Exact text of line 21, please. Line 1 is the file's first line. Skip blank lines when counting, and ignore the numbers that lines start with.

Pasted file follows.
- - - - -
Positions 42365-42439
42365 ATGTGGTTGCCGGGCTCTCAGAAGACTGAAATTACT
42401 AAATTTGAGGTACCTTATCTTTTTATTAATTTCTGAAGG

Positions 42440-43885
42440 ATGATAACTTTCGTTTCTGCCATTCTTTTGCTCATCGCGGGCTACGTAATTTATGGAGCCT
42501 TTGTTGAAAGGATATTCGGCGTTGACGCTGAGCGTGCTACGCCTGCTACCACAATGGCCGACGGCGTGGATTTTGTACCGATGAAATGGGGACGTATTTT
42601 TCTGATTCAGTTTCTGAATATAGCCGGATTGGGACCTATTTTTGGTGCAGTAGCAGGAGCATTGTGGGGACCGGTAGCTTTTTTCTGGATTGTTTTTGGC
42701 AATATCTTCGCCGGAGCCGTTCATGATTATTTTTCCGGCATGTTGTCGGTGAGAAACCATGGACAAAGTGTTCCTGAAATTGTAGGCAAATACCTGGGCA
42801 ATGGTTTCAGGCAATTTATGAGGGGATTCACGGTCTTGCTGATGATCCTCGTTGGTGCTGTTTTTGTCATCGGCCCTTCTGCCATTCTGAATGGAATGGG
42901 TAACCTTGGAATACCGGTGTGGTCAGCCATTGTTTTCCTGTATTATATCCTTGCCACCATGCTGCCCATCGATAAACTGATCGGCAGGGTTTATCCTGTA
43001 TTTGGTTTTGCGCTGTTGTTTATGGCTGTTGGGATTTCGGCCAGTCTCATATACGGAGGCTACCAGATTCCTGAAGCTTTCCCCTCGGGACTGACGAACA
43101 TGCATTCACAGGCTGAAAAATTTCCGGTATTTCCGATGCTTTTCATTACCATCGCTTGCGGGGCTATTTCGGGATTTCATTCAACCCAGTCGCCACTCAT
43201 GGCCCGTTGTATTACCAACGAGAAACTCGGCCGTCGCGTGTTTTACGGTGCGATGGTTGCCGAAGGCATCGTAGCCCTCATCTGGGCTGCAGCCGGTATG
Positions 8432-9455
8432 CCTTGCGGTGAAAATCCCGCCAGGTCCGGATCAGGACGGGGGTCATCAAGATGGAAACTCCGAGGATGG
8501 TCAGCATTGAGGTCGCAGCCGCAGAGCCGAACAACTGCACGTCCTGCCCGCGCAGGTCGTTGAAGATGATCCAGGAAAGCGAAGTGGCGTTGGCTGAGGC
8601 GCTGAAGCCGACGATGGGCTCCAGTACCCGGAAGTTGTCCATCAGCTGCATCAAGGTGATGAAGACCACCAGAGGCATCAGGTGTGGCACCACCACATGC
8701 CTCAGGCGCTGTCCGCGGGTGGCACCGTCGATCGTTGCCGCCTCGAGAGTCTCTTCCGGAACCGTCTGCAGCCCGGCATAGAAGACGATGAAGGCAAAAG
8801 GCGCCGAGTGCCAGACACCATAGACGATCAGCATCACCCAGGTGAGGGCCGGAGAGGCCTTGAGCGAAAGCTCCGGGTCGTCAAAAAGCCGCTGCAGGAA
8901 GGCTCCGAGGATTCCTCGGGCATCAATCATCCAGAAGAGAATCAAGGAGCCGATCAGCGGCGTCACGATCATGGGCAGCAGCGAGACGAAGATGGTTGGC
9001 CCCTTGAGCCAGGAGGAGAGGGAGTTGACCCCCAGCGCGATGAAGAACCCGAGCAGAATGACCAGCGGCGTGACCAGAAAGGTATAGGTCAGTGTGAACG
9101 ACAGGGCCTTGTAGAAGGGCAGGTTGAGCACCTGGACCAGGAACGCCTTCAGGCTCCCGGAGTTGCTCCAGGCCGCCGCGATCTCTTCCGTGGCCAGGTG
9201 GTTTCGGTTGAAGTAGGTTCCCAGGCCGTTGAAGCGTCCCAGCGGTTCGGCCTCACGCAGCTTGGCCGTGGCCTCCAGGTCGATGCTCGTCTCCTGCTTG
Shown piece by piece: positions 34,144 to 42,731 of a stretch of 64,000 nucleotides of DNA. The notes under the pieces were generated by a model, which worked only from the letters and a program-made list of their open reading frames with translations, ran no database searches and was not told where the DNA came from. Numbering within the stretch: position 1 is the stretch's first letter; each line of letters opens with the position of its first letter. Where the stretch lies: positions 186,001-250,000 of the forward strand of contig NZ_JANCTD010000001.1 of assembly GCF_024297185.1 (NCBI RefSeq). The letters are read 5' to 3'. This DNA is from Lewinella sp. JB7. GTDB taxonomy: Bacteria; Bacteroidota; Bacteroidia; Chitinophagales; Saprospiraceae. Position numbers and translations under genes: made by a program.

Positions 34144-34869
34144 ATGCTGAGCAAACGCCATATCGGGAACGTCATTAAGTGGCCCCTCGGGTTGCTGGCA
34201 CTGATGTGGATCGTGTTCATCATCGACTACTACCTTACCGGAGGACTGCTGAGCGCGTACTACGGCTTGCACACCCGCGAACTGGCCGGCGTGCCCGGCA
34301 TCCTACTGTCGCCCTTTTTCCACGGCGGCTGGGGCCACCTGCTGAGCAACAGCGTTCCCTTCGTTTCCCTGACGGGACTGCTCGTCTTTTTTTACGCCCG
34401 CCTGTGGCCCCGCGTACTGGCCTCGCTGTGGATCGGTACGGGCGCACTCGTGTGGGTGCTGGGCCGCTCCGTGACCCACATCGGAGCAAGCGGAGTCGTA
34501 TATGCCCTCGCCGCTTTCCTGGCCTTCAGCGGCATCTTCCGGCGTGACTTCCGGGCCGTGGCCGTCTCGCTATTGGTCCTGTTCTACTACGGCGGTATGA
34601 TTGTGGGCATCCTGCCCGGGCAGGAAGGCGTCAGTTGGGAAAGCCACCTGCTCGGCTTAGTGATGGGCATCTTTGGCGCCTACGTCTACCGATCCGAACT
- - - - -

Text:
9001 CCCTTGAGCCAGGAGGAGAGGGAGTTGACCCCCAGCGCGATGAAGAACCCGAGCAGAATGACCAGCGGCGTGACCAGAAAGGTATAGGTCAGTGTGAACG